Editor's note: This story was originally published in Plenty in February 2008. MNN.com is reprinting it now because of the useful resource information it provides. 

When Laura Hofmann steps out her front door and takes a deep breath, she’s sometimes overwhelmed by petroleum vapors. Hofmann, a lifelong resident of Greenpoint, Brooklyn, doesn’t live next door to a gas station; she lives beside the nation’s largest oil spill.

An estimated 17 million gallons of oil (at least one-and-a-half times the amount spilled by the Exxon Valdez in Prince William Sound in 1989) from spills at ExxonMobil’s Greenpoint refineries and storage facilities soaked into the ground over the last century, creating a 55-acre plume of oil floating on top of groundwater 30-40 feet underground. Residents of this working-class neighborhood have been living with the spill for more than 50 years, enduring vapors seeping into some basements and wafting through the streets from nearby Newtown Creek, which the petroleum trickles into. A cleanup has been going on for three decades, but only about half of the oil has been removed. Only recently has the government sought to force accelerated remediation.

“Someone said that if we had otters swimming in Newtown Creek covered in oil, we’d have a better chance of getting this cleaned up, and cleaned up quickly,” says Hoffman. “It’s a sin.”

ExxonMobil and its predecessors have been operating in Greenpoint since the 19th century. The first inkling of the spill came in 1950, when gasoline from an undetermined source leaked into the sewer system and ignited, blowing 25 manhole covers 30 feet into the air and shattering windows in hundreds of Greenpoint homes. The problem stayed underground until 1978 when a Coast Guard helicopter pilot noticed an oil slick on Newtown Creek, prompting an investigation. The New York Department of Environmental Conservation took responsibility for overseeing the cleanup, and between 1978 and 1989 a mere 770,000 gallons of petroleum were recovered using wells to suck oil out of the ground; the product is sent to a recycling facility.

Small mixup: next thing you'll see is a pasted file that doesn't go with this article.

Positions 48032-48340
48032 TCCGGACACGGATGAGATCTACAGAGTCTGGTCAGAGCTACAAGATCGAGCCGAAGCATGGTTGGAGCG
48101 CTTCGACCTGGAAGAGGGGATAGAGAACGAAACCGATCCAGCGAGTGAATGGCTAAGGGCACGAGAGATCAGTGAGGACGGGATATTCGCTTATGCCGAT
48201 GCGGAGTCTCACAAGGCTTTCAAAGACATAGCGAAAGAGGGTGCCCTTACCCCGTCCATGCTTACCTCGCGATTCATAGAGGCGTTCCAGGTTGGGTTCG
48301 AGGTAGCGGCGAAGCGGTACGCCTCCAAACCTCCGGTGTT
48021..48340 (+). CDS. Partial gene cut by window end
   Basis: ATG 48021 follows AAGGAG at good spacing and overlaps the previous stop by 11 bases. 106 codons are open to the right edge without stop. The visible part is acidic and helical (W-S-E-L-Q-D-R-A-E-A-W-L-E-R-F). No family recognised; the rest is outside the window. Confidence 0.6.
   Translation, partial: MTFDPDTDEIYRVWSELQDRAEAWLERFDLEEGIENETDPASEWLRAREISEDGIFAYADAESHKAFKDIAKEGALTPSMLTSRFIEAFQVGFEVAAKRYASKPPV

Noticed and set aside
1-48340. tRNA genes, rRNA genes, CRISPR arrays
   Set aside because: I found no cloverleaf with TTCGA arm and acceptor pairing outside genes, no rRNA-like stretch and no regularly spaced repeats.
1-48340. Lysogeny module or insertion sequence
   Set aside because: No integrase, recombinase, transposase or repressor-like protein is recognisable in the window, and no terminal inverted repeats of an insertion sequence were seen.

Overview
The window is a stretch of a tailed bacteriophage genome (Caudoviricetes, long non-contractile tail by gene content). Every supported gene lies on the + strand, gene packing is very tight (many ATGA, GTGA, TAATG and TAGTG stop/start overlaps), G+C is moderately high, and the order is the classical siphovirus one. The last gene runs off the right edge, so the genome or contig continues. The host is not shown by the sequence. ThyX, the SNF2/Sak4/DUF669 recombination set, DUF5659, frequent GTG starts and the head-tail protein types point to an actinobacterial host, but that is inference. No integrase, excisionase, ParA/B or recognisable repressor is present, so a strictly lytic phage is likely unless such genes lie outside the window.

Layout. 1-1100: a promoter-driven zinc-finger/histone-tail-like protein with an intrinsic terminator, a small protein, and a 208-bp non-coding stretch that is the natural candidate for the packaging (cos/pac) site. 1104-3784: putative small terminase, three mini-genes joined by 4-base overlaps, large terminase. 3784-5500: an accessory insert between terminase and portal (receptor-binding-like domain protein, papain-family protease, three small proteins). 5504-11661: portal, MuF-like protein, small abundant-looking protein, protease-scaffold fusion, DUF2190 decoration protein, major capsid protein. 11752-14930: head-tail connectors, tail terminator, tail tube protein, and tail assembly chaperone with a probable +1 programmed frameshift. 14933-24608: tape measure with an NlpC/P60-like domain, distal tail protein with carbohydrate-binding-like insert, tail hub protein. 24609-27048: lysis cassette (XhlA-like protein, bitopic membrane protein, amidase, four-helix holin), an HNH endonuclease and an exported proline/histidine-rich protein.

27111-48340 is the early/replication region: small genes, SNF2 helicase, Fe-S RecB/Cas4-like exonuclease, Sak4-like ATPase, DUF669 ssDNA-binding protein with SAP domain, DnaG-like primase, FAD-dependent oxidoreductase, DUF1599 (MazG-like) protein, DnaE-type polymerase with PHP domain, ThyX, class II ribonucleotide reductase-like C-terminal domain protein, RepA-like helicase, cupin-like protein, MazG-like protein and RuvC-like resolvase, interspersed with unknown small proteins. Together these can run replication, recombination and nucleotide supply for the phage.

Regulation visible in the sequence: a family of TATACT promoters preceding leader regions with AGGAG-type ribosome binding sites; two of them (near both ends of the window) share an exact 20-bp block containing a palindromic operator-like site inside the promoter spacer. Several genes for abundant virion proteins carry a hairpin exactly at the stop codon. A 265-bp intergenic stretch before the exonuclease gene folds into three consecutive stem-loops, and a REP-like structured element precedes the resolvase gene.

In 1990, following the Exxon Valdez spill, the state required ExxonMobil to recover the petroleum, but the company wasn’t given a deadline, and didn’t have to pay any penalties, clean up the soil or the creek, or conduct a public health study.

After decades of waiting for the state or the company to remove the oil, environmental groups and residents turned to the courts. In 2004, environmental nonprofit Riverkeeper filed a lawsuit against ExxonMobil to clean up the soil, groundwater, and Newtown Creek; Hofmann is a co-plaintiff on that lawsuit, as are several local elected officials. Since then, other residents have filed two more lawsuits. But not until last summer did the state take what residents view as substantial action. In July, New York Attorney General Andrew Cuomo brought suit against ExxonMobil and four other companies to speed up the remediation and force them to pay millions of dollars in fines. A US District Court hearing on the matter is scheduled for April 16.

“Now that the state is on same page, it will be much easier in the long run to watchdog the cleanup and to force upgrades when necessary,” says Basil Seggos, chief investigator for Riverkeeper. “But keeping the oil out of Newtown Creek and pumping it out of the ground faster is just the tip of the iceberg. The groundwater and soil contamination and the soil vapor issue still need to be addressed.”

To accelerate oil removal, ExxonMobil is currently adding 10 new recovery wells, bringing its total to 21. Chevron and BP also have several recovery wells pulling petroleum from the underground plume.